Another crisis and another good year for Jamie Dimon, CEO of JPMorgan Chase & Co., who has been paid more during the COVID-19 year since 2008. In the 2020 proxy statement filed Wednesday night, the Banking giant said Dimon’s total compensation for 2020 was $ 31.66 million, up from $ 31.61 million in 2019.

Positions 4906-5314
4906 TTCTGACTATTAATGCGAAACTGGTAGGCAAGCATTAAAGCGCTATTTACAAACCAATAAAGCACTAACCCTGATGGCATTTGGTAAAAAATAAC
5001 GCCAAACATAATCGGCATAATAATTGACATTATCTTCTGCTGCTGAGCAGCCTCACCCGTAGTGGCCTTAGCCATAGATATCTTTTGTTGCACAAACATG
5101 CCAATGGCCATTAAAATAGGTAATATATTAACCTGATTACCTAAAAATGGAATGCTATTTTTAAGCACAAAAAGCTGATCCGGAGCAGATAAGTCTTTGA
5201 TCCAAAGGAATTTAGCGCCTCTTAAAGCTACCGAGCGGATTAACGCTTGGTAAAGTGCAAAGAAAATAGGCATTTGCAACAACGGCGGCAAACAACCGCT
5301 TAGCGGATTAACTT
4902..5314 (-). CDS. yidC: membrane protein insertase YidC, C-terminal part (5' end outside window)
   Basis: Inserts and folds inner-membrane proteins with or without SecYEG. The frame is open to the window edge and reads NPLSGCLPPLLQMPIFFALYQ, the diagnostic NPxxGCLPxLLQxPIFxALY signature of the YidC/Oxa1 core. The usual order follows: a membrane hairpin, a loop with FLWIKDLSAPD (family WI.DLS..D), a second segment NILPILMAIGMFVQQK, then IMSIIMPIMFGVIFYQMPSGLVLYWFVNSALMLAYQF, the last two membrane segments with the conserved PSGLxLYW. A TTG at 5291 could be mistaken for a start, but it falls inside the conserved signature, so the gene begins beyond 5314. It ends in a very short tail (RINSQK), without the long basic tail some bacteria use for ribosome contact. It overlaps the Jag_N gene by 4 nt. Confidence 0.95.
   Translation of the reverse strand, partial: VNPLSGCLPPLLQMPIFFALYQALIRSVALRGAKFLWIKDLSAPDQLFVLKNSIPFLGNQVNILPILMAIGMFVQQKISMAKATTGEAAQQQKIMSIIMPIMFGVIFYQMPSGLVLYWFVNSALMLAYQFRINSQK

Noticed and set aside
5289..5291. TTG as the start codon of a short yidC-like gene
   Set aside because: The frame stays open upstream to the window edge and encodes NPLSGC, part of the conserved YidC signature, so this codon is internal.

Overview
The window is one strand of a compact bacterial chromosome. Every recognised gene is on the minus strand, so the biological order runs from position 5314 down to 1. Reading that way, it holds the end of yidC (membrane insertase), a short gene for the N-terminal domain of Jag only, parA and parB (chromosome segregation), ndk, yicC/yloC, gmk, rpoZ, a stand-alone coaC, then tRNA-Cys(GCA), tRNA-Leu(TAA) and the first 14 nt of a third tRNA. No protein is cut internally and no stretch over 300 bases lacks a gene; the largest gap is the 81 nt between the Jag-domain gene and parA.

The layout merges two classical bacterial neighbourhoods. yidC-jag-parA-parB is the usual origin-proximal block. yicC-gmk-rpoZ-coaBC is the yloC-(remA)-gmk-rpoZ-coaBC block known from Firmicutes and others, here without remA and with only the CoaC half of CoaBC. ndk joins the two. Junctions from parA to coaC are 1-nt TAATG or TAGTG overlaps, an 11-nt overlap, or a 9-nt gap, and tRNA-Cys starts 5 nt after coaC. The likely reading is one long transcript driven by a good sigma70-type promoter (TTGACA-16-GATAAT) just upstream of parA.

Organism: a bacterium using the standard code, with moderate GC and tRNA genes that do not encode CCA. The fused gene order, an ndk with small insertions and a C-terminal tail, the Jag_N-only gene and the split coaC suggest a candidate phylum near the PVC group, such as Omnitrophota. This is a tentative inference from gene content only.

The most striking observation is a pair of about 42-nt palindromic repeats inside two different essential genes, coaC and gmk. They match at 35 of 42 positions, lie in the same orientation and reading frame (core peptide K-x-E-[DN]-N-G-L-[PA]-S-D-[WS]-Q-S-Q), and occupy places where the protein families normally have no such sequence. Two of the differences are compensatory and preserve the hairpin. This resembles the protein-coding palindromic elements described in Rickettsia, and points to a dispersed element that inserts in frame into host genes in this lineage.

The JPM stock, + 1.57%, had lost 8.8% in 2020, compared to the 4.2% fall of the exchange-traded fund of the SPDR Financial Select Sector XLF, + 0.49% and the DJIA of the Dow Jones Industrial Average, + 0.05% 7.2% gain. Total compensation included a base salary of $ 1.50 million and a bonus of $ 5.00 million, both equal to 2019, while the value of stock awards increased to $ 25.00 million from $ 24.50 million . Also included in total compensation, the change in pension value and unqualified deferred compensation earnings decreased to $ 21,845 from $ 34,370, and “all other compensation” decreased to $ 142,709 from $ 578,246. For Dimon, all other compensation includes the costs of your spouse attending business-related events, where your spouse’s attendance is expected or customary. It also includes $ 35,714 for personal use of corporate aircraft, $ 38,900 for personal use of corporate cars, and $ 62,317 for the cost of security. Dimon’s compensation in 2020 was the largest since the 2008 financial crisis, when his total compensation was $ 35.76 million. Of course, in 2009, Dimon’s total compensation fell to a low of $ 1.32 million, as his bonus and the value of shares and option awards fell to zero. The indirect statement also revealed that the estimated median salary for JPMorgan Chase employees was $ 80,102 in 2020, which means that the CEO’s pay ratio was 395 to 1. That compares to the median income for employees at $ 80,431 in 2019, representing a CEO pay ratio of 393 to 1. and median employee income of $ 78,923 in 2018 for a CEO salary ratio of 381 to 1. As the CEO salary ratio continued to rise, Dimon had published his annual letter to shareholders earlier in the day, emphasizing that the US needed to acknowledge the problems that have led to a widening wealth gap. Don’t Miss: The US Economy Will Rock in 2023, But Inequality Must Be Addressed – Jamie Dimon in his latest letter to JPMorgan shareholders. Dimon also addressed racial inequality in his letter, and hours later, the bank’s board urged shareholders to vote against a racial fairness audit proposal. Shares in JPMorgan Chase, which fell 0.3% in pre-market trading on Thursday, are up 21.9% year-to-date through Thursday, while the financial ETF is up 18%. , 2% this year and the Dow is up 9.3%.